You’ve heard all the hype, and now you really want to get down to brass tacks: is growing organically in a greenhouse really a better choice? Beyond the earth-loving, tree-hugging stuff, what’s in it for the grower? What’s in it for your business and profits if you’re producing commercially, for that matter?
Turns out that growing organic goes far beyond just a concern for the planet and the environment. Even some studies show that organic production – when done correctly – yields higher value crops, while making both the lucrative and long-term viability of your growing mediums more sustainable (and not just for the environment – but your own setup, too). You shave off some costs, though you do put in a bit more work; but in the end, everyone involved experiences a benefit (including you, your plants, and your customers).
Not only that: implementing organic practices into your greenhouse growing operation is easier than you think. Contrary to some beliefs, you don’t have to be certified organic to grow organically. All you really have to do is change the way you approach your setup and, ultimately, go chemical free.
WORRIED ABOUT LOWER YIELDS?
Don’t be. Many studies circulate out there comparing the yields of conventional growing to organic, saying that organic methods don’t produce as much. But here’s a couple reasons why they don’t apply to greenhouses: firstly, greenhouses foster very different growing systems than most high-yielding conventional agriculture. Secondly, organic systems can be just as productive, but they simply require different systems to BE more productive – and lucky for you, greenhouse are just one of these systems that can make organic growing give you a real edge.
Not quite convinced yet? Read these following incentives (and eventual rewards) you get for ditching the chemicals, and how you can produce just as much without them. In no time at all, you’ll be reaping the chemical and guilt-free benefits. Just ask any all-natural grower if it’s worth it – they’ll say yes.
HEALTHIER, CHEMICAL-FREE PLANTS
This is especially the case if you use your greenhouse to grow vegetables and food crops. What you get from going organic or chemical-free are pesticide and herbicide free products that give you a competitive edge over other growers. You can market them as safe for health, and without any potential adverse health effects.
Again, you don’t have to be certified organic to advertise your practices. To avoid any issue, advertise as naturally grown, chemical free, or a similar general descriptor. The USDA may be a little more than dissatisfied if you use the term “organic” on your labels if you’re not certified – but add in organic practices and a general chemical-free description in your marketing, and you may find yourself drawing in a wider crowd of customers (especially those of the more green-loving, health-oriented variety).
SAVE MONEY ON CHEMICAL APPLICATIONS
Here’s a benefit for both hobby growers and business operators alike: going organic means you save money on the pesticides, herbicides, and chemical fertilizers you would typically buy. Pick up organic pest prevention, weed prevention, and even plant amendment approaches instead, and you’ll cut some costs for a little more work in exchange. Of course, this exchange may mean a LOT more work for large-scale growers and operators of larger greenhouses.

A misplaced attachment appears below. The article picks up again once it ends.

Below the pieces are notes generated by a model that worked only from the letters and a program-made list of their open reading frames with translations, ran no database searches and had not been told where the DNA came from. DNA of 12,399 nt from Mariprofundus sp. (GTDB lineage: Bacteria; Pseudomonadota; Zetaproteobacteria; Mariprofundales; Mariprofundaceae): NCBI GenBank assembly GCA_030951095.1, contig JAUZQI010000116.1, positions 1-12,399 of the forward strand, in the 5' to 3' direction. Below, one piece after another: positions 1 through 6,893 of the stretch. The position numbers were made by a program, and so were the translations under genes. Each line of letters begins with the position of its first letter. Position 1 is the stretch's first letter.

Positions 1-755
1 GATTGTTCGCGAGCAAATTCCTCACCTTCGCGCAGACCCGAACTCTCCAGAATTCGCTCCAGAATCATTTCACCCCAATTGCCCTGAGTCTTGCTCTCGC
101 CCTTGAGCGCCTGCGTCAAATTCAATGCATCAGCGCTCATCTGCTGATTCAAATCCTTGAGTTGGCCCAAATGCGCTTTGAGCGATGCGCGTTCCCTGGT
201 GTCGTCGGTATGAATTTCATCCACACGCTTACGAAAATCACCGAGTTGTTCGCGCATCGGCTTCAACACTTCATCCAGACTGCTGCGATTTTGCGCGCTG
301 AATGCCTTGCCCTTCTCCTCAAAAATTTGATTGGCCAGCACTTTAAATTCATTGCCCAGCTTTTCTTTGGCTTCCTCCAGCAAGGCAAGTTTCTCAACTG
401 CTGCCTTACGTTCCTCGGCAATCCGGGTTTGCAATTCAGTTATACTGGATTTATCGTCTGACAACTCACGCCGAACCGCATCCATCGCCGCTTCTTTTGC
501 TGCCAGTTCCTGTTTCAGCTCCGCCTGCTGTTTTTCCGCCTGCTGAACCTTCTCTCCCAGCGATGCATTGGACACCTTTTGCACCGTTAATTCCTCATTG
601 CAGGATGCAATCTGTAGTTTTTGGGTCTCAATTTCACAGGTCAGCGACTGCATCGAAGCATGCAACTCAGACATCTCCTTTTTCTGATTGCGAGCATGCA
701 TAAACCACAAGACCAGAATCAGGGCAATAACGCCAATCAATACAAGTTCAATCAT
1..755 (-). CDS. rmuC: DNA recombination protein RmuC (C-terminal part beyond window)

For these larger operations, sure – chemical costs are cut, but you will have to replace these methods with your own time handling weed and pest management, or doling out money for the labor to do it in your greenhouse. Fortunately, there are some all-natural, biodegradable sprays that can be used in the place of synthetic sprays to keep pests away. While these are still considered “chemicals,” they are deemed acceptable as organic to certifiers (pyrethrum spray is one good example as a pest deterrent, and it’s all-natural, being synthesized from the chrysanthemum plant).
HIGHER VALUE CROPS AND PRODUCTS
Because more time and work goes into the production of chemical-free crops, their value is immediately increased, thus fetching a higher price in various markets. Not using pesticides and herbicides makes an organic grower turn to less convenient methods for weeding and pest prevention, which can also be more time-intensive – though higher prices for organic help make up for this.
However, if you tighten up your system and the efficiency of your greenhouse production to be equally as time-intensive as conventional agriculture, growing and advertising naturally-grown could make you more money per product than if you applied chemicals. Again: all of this depends on the growing system you set up, while making it as efficient as possible so it is comparable to a conventional one.
More time put into weeding, pest prevention, cover cropping, and organic soil amendments (like compost) takes more time than spraying repellents and fertilizers, of course. But if you adopt organic-certifiable and biodegradable sprays for example, you can quicken the process, while still maintaining a naturally-grown label. Further, some certifiable fertilizers and compost teas can come in convenient sprays (just like conventional), while certain greenhouse growing mediums and planting techniques can reduce weed pressure automatically and save you time (such as container planting, raised beds, or grow tables).